What does Kincaid argue is wrong with how tourists think of natives in A Small Place?

Expert Answers

An illustration of the letter 'A' in a speech bubbles

Kincaid is positively scathing of what she sees as tourists' moral and spiritual exploitation of the natives. To a large extent, she argues that this is due to ignorance. All tourists tend to see are the blue skies, palm trees, and sandy beaches. They don't seem to care or even acknowledge that what seems like paradise for them is the source of all kinds of environmental problems for the indigenous folk.

This leads to a widespread attitude among tourists that romanticizes poverty. They look upon the locals' rickety shacks and open latrines as exotic, as these aren't the things that relatively wealthy tourists are ever likely to see at home. The lives of other people, no matter how desperate or impoverished they may be, become just another part of the scenery, along with the blue skies, palm trees, and sandy beaches.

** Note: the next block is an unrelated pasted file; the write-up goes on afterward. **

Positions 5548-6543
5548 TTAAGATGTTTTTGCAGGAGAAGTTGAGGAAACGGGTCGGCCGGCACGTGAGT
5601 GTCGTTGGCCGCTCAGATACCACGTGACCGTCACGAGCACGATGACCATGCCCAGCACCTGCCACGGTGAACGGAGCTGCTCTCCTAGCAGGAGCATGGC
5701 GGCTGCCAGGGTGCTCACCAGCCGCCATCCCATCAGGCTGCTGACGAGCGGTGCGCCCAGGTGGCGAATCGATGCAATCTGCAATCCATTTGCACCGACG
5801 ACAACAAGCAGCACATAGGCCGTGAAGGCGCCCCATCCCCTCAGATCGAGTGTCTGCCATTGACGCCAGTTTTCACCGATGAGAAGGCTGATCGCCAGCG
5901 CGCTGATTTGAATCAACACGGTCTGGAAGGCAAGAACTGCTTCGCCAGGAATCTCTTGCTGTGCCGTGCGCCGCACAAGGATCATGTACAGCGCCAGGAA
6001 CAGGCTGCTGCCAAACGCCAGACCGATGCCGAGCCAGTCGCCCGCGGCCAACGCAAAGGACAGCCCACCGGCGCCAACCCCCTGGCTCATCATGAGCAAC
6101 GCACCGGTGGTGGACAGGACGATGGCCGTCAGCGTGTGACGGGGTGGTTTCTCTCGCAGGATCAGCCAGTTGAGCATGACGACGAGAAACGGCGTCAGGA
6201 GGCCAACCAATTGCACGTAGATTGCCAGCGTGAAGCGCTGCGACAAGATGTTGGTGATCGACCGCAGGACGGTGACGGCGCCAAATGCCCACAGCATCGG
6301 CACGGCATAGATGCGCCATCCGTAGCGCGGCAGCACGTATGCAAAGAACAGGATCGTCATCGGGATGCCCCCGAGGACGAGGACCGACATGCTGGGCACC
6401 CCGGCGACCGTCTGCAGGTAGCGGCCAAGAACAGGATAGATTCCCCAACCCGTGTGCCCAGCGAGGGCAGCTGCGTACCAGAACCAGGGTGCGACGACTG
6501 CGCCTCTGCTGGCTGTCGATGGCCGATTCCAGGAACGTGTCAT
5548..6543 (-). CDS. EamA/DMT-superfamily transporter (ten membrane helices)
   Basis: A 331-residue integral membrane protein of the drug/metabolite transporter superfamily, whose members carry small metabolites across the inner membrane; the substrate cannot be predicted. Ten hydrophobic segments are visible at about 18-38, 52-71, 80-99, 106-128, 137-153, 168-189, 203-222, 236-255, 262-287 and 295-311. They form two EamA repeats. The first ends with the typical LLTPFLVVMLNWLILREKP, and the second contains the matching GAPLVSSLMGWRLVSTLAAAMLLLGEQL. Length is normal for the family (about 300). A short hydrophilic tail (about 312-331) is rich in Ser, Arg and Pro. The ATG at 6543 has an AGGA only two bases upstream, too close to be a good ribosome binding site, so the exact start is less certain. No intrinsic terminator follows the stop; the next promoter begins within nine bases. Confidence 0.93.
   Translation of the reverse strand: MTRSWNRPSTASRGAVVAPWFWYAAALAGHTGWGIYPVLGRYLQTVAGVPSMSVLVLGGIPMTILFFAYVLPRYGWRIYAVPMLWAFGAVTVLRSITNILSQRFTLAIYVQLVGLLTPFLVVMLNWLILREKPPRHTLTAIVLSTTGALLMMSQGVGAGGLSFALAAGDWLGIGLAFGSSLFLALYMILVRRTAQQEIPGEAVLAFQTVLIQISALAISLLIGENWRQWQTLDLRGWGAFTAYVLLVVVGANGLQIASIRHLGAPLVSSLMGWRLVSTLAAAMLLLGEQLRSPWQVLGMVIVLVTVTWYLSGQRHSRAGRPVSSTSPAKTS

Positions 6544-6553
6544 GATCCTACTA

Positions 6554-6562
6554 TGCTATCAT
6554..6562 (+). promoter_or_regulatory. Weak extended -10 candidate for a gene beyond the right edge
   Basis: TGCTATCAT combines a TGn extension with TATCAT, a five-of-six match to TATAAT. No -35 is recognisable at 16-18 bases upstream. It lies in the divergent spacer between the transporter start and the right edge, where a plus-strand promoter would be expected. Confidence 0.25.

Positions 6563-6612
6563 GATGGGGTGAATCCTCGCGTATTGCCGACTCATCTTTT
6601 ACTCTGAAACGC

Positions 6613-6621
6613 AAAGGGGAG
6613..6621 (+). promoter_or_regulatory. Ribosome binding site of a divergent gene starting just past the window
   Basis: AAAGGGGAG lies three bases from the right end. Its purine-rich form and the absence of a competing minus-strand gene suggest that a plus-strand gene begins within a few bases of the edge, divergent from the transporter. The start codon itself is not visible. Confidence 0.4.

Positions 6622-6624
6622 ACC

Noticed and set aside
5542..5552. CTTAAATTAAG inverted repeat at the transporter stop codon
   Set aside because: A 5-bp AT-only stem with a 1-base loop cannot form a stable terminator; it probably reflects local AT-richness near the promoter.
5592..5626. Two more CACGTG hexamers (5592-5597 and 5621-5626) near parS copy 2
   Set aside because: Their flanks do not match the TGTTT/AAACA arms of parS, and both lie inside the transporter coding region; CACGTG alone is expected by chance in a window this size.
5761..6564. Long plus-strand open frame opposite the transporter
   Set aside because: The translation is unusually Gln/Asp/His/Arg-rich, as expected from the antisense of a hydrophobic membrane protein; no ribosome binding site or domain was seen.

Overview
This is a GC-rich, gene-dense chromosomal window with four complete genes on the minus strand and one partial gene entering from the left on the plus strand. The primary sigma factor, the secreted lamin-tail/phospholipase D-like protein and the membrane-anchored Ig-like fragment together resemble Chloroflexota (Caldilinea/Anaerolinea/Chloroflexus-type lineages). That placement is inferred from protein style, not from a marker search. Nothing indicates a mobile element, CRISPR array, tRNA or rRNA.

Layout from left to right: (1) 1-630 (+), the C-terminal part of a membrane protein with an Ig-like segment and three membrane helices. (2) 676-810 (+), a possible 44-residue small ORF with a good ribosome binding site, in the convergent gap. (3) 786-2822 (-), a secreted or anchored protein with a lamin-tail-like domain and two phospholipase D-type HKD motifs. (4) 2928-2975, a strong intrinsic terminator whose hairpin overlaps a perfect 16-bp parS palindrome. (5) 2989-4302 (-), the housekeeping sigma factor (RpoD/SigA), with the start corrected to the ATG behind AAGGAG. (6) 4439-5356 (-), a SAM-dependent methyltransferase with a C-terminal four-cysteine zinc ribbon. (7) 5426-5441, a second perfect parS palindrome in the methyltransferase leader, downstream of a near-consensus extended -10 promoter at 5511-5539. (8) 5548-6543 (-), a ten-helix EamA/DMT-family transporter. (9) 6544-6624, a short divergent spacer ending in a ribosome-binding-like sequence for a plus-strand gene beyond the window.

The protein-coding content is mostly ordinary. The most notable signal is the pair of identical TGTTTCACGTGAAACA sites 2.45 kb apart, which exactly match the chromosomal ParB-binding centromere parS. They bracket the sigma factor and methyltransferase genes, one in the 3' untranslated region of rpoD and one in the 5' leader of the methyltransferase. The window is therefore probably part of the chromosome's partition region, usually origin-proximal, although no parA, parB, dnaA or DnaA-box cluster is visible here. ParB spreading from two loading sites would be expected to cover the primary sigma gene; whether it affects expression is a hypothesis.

It's as if the natives aren't fully human beings, as if they don't have lives of their own. In the eyes of tourists, they exist simply to provide a dash of local color which enhances the experience of another country or culture. The irony is that this shallow attitude towards natives prevents tourists from really knowing the places they visit in any serious depth.

Approved by eNotes Editorial Team

We’ll help your grades soar

Start your 48-hour free trial and unlock all the summaries, Q&A, and analyses you need to get better grades now.

  • 30,000+ book summaries
  • 20% study tools discount
  • Ad-free content
  • PDF downloads
  • 300,000+ answers
  • 5-star customer support
Start your 48-Hour Free Trial